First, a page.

US rejects Turkey’s offer to release pastor

Defiant Turkish President Recep Tayyip Erdogan whipped up nationalism at a party rally in Ankara. (AFP)
Updated 21 August 2018
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US rejects Turkey’s offer to release pastor

  • The assailants fired six bullets at an embassy security gate from a passing white vehicle around 5.30 a.m. local time (0230 GMT)
  • The lira has tumbled some 40 percent this year, hit by worries about President Recep Tayyip Erdogan’s influence over monetary policy

WASHINGTON: US President Donald Trump’s administration has rejected Turkey’s offer to condition the release of an American pastor on clearing a top Turkish bank of billions of dollars in US fines, media reported on Monday.
Washington and Ankara are locked in a bitter feud over the nearly two-year jailing of Andrew Brunson over disputed terror charges, which has triggered a trade row and sent the lira into a tailspin.
In exchange for Brunson’s release, and that of other US citizens as well as three Turkish nationals working for the US government, Turkey asked Washington to drop a probe into Halkbank, which is facing possible fines for helping Iran evade US sanctions.
But the US said that discussions regarding the fines and other areas of dispute between the two countries were off the table until Brunson was released, a White House official told the Wall Street Journal.
“A real NATO ally wouldn’t have arrested Brunson in the first place,” the unnamed official said.
Trump has said he had doubled the tariffs on aluminum and steel tariffs from Turkey, prompting Ankara to sharply hike tariffs on several US products.

Court blow
A court has rejected another appeal to free Brunson and Turkey has threatened to respond in kind if Washington imposed further sanctions.
The lira has tumbled some 40 percent this year, hit by worries about President Recep Tayyip Erdogan’s influence over monetary policy and a worsening diplomatic rift with the US. The sell-off has spread to other emerging market currencies and global stocks in recent weeks.
Responding to the recent currency sell-off in stark religious and nationalist terms, Erdogan said an attack on Turkey’s economy was no different from a strike against its flag or the Islamic call to prayer.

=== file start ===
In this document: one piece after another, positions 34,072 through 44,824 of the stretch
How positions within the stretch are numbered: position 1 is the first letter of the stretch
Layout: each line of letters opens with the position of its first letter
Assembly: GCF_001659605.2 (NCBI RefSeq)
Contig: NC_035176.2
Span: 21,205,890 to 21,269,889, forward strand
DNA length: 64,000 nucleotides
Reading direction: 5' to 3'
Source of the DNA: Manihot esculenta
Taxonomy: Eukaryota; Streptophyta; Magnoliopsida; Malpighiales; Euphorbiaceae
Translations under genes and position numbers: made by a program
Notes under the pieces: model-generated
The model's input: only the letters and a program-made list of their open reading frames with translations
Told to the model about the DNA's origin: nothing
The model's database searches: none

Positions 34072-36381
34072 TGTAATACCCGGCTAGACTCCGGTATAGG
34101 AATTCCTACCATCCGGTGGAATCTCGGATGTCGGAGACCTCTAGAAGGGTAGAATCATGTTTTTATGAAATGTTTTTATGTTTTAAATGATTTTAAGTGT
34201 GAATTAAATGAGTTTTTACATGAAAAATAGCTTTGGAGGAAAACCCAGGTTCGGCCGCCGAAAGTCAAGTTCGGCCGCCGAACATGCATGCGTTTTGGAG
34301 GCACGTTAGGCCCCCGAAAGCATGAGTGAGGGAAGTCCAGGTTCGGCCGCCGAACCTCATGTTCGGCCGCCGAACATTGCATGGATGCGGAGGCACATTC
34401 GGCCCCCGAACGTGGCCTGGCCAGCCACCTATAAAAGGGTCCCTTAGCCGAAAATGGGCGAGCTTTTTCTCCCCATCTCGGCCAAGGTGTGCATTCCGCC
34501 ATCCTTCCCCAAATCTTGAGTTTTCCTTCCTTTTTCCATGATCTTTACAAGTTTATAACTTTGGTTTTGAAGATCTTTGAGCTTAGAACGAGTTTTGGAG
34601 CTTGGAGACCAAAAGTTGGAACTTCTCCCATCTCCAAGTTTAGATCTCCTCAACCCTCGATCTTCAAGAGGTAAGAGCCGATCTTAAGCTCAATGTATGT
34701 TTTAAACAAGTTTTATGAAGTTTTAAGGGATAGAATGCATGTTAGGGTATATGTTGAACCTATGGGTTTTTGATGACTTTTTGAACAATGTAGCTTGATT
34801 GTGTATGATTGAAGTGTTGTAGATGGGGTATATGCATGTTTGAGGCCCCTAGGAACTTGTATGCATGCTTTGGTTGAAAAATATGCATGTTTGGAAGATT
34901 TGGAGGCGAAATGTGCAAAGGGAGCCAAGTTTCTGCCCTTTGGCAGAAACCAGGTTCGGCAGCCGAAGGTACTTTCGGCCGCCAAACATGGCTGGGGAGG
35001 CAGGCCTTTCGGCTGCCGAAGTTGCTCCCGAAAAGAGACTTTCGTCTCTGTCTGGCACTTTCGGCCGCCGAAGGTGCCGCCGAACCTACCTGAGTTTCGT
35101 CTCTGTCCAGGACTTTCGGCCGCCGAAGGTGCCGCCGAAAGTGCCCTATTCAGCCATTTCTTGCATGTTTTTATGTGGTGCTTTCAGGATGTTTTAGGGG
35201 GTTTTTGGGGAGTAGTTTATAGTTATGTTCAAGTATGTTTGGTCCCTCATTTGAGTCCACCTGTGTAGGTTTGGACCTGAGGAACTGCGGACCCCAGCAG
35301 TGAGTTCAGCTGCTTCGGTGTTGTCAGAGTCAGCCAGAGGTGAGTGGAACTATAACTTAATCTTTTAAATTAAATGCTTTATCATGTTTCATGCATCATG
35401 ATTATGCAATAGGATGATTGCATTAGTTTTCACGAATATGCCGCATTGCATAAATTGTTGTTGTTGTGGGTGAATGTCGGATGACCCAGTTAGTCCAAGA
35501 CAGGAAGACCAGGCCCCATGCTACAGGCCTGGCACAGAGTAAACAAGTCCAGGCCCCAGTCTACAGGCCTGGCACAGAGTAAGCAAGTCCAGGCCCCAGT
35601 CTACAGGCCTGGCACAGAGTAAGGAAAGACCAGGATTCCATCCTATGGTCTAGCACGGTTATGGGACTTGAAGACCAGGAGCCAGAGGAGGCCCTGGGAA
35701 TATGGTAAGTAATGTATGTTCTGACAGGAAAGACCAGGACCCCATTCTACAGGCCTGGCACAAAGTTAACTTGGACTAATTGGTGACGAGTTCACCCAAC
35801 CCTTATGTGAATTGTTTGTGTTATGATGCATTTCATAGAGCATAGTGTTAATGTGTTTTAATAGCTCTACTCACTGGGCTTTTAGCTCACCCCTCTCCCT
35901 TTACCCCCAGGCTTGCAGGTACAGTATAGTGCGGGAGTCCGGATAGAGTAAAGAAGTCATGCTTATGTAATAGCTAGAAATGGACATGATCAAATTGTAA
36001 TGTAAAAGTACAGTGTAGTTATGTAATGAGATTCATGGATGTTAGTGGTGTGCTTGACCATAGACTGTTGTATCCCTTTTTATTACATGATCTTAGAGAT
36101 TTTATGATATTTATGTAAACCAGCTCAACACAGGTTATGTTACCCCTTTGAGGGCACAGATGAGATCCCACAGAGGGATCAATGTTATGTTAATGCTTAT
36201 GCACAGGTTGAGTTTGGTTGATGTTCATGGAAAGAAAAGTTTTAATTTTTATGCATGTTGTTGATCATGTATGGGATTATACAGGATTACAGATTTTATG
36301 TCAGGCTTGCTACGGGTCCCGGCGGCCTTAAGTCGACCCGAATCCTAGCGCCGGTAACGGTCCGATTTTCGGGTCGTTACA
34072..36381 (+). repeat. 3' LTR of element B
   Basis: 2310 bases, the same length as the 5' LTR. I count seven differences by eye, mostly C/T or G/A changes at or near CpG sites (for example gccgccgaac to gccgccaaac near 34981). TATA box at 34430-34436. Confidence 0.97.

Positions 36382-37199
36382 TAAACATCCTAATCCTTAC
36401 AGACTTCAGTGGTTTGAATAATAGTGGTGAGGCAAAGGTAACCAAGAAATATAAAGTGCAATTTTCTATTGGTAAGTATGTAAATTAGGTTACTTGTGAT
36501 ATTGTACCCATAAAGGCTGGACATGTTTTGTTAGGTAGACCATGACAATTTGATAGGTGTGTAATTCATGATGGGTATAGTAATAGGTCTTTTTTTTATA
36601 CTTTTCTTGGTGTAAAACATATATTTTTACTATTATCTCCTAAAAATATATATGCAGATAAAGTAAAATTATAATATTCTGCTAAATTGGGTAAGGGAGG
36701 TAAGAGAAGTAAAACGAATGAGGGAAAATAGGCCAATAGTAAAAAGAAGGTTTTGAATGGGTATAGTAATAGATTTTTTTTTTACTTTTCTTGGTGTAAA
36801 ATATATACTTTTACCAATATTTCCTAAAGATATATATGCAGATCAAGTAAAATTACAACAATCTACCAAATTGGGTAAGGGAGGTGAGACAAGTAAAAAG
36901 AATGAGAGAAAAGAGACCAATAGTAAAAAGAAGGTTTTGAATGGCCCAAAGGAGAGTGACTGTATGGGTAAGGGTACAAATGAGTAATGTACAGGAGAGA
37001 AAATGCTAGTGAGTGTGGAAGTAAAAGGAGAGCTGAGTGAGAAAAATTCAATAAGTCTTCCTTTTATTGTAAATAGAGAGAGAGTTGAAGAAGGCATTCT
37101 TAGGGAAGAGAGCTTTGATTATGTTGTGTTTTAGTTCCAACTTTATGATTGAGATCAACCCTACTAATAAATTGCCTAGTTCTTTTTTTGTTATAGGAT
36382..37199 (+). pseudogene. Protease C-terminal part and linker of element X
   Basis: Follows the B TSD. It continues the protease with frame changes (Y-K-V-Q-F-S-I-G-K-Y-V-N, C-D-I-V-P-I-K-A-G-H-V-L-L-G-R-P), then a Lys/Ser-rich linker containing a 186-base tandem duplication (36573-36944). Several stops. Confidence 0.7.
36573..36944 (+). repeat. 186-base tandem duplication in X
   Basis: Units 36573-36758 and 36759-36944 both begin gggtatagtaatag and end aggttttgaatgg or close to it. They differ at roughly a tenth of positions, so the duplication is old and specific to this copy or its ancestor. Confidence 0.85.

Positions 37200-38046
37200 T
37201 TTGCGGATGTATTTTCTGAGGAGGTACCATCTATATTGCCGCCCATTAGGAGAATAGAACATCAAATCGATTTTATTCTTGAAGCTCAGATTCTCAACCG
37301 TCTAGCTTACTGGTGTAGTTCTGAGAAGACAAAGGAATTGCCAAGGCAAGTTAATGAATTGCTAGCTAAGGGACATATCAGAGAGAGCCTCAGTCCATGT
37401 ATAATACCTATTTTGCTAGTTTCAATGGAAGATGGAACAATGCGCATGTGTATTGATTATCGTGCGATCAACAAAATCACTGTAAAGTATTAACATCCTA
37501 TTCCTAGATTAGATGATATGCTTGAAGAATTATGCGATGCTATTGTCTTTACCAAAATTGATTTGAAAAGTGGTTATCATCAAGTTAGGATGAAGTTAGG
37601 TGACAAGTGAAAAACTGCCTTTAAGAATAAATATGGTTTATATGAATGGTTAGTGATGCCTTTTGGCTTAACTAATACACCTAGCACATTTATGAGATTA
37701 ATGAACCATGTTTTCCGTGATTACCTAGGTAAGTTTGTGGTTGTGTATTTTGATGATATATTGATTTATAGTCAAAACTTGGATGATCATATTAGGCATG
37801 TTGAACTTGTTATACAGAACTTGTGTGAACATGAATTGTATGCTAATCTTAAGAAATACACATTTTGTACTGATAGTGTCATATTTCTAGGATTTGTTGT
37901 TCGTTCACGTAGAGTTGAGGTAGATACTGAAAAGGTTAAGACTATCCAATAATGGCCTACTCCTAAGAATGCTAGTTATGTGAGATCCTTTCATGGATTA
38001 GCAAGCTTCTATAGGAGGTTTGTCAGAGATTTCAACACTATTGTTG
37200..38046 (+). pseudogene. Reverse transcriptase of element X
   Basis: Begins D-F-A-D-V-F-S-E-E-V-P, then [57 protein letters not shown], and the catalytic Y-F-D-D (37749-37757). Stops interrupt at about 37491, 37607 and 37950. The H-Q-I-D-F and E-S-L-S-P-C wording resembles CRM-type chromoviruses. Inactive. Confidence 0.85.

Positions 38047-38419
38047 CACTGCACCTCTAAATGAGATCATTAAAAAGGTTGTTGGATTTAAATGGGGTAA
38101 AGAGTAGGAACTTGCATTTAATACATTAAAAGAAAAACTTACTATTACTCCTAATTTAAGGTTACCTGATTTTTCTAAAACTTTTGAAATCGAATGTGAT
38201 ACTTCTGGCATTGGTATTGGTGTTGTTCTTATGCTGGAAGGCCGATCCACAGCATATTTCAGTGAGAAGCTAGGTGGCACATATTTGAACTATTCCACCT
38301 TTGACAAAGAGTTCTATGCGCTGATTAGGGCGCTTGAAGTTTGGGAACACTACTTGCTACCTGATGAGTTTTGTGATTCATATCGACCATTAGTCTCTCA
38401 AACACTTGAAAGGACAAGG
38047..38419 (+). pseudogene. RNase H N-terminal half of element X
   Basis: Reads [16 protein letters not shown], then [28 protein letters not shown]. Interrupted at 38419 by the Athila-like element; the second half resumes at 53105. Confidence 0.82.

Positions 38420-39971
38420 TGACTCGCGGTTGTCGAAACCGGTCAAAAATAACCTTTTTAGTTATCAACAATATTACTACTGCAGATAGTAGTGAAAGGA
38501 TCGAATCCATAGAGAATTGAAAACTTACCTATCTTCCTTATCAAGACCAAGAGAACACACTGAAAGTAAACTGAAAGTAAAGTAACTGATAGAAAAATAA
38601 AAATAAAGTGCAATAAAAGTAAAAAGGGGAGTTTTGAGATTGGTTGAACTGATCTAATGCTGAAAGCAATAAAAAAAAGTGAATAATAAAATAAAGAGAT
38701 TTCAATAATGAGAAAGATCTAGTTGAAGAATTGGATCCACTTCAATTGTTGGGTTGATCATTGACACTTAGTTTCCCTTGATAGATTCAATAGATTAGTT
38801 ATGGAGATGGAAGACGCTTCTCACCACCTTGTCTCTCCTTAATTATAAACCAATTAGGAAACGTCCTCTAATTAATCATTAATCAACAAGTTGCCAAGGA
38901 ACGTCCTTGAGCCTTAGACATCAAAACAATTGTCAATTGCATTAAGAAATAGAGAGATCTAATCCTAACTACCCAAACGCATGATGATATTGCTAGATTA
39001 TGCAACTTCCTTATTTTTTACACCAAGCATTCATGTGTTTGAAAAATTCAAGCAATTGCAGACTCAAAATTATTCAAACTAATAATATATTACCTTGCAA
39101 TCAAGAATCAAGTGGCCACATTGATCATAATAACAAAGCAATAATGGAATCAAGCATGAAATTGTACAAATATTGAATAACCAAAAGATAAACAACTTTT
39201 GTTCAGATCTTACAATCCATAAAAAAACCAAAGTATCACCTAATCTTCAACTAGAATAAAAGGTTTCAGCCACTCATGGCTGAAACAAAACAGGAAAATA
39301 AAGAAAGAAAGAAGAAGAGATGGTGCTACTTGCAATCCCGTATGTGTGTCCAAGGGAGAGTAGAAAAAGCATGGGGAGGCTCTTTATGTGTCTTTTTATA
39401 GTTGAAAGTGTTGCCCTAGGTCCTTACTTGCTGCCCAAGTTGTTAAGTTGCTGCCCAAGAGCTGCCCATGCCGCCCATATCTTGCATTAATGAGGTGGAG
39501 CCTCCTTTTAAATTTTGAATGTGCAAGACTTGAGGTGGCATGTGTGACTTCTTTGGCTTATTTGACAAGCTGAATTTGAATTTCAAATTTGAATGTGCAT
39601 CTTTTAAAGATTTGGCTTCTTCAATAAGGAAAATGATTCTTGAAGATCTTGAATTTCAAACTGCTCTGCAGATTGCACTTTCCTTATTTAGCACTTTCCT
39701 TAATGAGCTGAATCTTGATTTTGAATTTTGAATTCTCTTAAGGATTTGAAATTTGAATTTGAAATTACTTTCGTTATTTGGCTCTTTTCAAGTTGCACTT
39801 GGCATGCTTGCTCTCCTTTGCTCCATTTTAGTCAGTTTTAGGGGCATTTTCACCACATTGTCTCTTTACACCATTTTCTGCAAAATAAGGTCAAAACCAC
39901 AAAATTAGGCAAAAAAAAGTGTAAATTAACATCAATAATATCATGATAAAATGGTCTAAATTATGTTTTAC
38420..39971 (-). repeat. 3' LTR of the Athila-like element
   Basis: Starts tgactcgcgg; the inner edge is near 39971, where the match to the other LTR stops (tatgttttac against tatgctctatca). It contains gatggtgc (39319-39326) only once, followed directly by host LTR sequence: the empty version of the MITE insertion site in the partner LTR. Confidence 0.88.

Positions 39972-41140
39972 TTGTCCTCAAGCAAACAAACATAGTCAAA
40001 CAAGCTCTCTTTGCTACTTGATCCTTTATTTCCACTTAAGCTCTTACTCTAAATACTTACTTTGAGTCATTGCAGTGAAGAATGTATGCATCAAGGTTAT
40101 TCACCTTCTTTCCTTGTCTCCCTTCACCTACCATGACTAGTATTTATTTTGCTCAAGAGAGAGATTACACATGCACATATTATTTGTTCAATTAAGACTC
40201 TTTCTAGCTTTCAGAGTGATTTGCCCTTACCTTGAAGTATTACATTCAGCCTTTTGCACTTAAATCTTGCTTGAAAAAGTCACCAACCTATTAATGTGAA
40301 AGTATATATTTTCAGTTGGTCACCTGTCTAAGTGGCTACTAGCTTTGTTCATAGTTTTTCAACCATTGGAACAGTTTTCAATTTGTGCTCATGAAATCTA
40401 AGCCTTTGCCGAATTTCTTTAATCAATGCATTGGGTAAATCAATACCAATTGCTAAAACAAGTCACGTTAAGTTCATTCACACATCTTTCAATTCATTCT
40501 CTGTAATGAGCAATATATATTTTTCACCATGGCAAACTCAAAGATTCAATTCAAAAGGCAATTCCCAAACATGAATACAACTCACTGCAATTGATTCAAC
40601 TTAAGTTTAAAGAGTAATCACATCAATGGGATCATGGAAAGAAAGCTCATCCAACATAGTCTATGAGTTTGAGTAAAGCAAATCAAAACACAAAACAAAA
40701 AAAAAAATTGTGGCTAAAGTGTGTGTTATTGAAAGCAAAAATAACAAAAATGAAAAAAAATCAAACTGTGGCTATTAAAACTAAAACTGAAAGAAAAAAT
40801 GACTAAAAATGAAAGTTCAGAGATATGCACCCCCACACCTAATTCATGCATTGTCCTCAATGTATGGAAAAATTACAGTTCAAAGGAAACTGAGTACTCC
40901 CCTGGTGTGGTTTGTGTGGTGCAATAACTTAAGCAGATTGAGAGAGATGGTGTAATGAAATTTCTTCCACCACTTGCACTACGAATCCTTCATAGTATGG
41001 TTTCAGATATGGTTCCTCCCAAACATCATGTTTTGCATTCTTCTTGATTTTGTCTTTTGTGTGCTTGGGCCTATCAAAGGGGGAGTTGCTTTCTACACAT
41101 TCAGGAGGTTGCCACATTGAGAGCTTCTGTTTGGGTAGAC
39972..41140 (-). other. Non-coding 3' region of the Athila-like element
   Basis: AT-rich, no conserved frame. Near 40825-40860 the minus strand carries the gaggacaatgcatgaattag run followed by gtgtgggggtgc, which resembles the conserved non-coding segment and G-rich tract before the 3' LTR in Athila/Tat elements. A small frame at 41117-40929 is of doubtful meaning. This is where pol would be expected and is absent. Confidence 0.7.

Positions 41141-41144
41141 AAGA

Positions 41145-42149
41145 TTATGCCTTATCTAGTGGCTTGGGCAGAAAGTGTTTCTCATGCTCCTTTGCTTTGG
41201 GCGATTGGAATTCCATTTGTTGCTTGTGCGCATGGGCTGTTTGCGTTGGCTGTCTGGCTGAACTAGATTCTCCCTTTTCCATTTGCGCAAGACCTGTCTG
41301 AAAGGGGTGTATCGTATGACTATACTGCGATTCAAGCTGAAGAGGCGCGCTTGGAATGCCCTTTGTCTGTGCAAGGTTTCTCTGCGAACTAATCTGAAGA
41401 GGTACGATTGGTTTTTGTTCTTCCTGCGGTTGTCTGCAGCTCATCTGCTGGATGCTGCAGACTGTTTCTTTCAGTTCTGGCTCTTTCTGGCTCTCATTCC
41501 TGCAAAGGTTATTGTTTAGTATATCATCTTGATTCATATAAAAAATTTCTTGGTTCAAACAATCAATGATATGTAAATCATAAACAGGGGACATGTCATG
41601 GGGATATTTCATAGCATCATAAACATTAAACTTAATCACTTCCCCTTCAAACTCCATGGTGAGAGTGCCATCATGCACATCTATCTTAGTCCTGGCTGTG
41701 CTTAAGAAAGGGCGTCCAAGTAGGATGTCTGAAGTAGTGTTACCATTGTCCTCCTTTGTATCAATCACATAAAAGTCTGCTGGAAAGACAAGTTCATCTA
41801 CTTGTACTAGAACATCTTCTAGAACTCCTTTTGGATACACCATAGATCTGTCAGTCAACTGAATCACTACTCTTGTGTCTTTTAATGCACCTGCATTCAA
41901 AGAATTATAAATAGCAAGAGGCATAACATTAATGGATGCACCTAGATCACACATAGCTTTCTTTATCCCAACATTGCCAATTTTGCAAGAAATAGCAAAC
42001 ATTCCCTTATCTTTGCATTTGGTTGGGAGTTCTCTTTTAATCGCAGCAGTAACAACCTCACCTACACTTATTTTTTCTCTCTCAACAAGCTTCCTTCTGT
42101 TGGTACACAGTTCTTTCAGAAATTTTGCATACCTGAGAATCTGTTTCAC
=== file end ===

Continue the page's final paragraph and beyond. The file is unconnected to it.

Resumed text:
In a pre-recorded address to mark the four-day Eid Al-Adha festival, a defiant Erdogan said the aim of the currency crisis was to bring “Turkey and its people to their knees.”
“The attack on our economy has absolutely no difference from attacks on our call to prayer and our flag. The goal is the same. The goal is to bring Turkey and the Turkish people to their knees — to take it prisoner,” Erdogan said in the televised address.
“Those who think they can make Turkey give in with the exchange rate will soon see that they are mistaken.”
Erdogan stopped short of directly naming any countries or institutions, but he has, in the past, blamed a shadowy “interest rate lobby,” Western ratings agencies and financiers.
Meanwhile, Turkish authorities detained two men suspected of shooting at the US Embassy in Ankara.
Nobody was hurt in Monday’s attack, which President Erdogan’s spokesman condemned as an attempt “to create chaos.”
The Turkish Foreign Ministry said it had increased security for the embassy and other US missions and employees in Turkey.
The assailants fired six bullets at an embassy security gate from a passing white vehicle around 5.30 a.m. local time (0230 GMT), three bullets hitting an iron door and a window, the Ankara governor’s office said.
The office issued another statement on Monday evening saying two men in their late 30s had been detained and a vehicle and pistol seized and that the men had confessed to the shooting.
It said both suspects had criminal records and their links were being investigated.
Video footage from broadcaster Haberturk showed police teams inspecting one of the entrances to the embassy and apparent damage caused by a gunshot could be seen in one window. It said empty cartridges were found at the scene.